As web technologies progress, websites and web applications are becoming more responsive, providing us with more ways and techniques to interact with the users. These websites deal with interface design, user experience, user-centered design, and usability, all with the goal of enhancing the user's interface.
Desktop monitors, laptops, netbooks, tablets, smartphones and even TV’s. There are so many devices and every one of them comes in many versions with different display sizes. And with mobile devices there’s also orientation (vertical/horizontal) to consider.
That can be a pain, but you can usually find the offending element by surfing around the ol' DevTools and selecting elements until you find something that extends too far over to to the right (off-page to the left doesn't tend to trigger a scrollbar the same way) and adjusting it.
Smush.it uses optimization techniques specific to image format to remove unnecessary bytes from image files. It is a "lossless" tool, which means it optimizes the images without changing their look or visual quality. After Smush.it runs on a web page it reports how many bytes would be saved by optimizing the page's images and provides a downloadable zip file with the minimized image files.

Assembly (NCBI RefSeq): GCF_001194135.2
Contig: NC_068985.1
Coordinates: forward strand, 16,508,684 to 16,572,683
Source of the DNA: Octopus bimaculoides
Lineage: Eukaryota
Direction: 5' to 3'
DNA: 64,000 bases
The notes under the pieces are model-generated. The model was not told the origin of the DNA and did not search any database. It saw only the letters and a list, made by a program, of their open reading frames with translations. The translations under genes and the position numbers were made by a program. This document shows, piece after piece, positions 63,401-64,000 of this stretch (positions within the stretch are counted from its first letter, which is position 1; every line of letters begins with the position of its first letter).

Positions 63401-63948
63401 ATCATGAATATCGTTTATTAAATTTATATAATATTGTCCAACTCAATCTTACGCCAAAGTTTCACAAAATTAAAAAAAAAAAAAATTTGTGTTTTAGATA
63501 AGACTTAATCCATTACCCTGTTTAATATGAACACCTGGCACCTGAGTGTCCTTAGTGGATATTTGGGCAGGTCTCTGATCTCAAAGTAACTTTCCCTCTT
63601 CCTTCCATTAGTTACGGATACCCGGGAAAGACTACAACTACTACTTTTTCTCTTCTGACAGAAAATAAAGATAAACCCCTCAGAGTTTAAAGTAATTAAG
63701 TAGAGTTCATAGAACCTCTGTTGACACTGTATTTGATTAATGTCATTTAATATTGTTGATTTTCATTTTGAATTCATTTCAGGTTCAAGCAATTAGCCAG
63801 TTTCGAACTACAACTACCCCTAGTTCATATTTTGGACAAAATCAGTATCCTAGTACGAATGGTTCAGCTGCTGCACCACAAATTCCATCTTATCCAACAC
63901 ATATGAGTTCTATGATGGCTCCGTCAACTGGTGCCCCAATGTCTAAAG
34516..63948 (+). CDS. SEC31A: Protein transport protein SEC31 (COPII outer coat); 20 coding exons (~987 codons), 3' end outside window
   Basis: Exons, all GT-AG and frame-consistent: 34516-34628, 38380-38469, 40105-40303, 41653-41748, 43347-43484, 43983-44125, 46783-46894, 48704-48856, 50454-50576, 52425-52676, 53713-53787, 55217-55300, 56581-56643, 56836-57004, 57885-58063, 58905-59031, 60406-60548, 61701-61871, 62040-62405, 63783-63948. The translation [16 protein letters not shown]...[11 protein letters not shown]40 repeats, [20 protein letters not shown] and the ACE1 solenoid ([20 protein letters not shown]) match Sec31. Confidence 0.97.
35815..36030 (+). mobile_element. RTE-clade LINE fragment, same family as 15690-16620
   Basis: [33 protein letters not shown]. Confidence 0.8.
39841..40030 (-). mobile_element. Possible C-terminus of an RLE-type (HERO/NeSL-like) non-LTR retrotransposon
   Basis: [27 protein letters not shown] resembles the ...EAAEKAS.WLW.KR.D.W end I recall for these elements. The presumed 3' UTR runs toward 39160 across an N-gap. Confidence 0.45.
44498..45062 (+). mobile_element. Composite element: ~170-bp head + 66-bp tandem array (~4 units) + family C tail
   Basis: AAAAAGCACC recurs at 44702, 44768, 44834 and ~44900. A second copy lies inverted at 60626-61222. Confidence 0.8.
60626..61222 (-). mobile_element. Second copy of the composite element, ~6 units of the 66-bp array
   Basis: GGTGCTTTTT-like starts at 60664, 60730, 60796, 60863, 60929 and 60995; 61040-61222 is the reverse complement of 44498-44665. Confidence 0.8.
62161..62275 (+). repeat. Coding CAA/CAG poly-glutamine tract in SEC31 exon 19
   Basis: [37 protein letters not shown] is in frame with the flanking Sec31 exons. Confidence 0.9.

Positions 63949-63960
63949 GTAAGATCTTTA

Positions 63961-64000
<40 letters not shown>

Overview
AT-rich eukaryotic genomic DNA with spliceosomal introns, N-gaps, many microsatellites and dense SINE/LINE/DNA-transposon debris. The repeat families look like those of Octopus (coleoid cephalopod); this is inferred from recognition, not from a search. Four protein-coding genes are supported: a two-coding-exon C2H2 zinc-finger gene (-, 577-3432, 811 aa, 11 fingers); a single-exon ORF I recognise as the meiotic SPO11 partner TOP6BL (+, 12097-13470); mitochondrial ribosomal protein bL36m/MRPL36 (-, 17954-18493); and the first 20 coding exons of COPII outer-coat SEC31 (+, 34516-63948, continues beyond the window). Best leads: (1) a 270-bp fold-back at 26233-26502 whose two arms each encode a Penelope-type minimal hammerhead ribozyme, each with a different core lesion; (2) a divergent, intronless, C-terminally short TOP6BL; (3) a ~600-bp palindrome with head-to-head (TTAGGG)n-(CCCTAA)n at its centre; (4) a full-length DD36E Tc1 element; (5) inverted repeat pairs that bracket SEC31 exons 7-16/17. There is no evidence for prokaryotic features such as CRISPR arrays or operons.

Multithreading allows us to execute code simultaneously by decreasing the context switching overhead. Multithreading is supported by all programming languages and platforms. But HTML never supported it. HTML programmers had to use setTimeout or setInterval to make the application behave like multithread application. But HTML5 provided built in API to support multithreading.
The Compass CSS authoring framework offers designers cleaner markup, reusable patterns, and ease in creating sprite images, among other benefits. “It's not a heavy-handed, predefined set of class names. There are more tools in Compass than any other CSS framework,” says developer Lorin Tackett, who built the grid calculator included in the framework. “Compass takes into account that its features may not match the state of browser support in the future, so features can be selectively turned off.”
CSS and SVG have a lot in common. A lot of the features that we have in CSS today were imported from SVG. One of these features is the Clipping operation. Both CSS and SVG allow us to "clip" elements into custom non-rectangular shapes. In this article we will go over the clipping techniques in both CSS and SVG, covering everything you need to know to get started.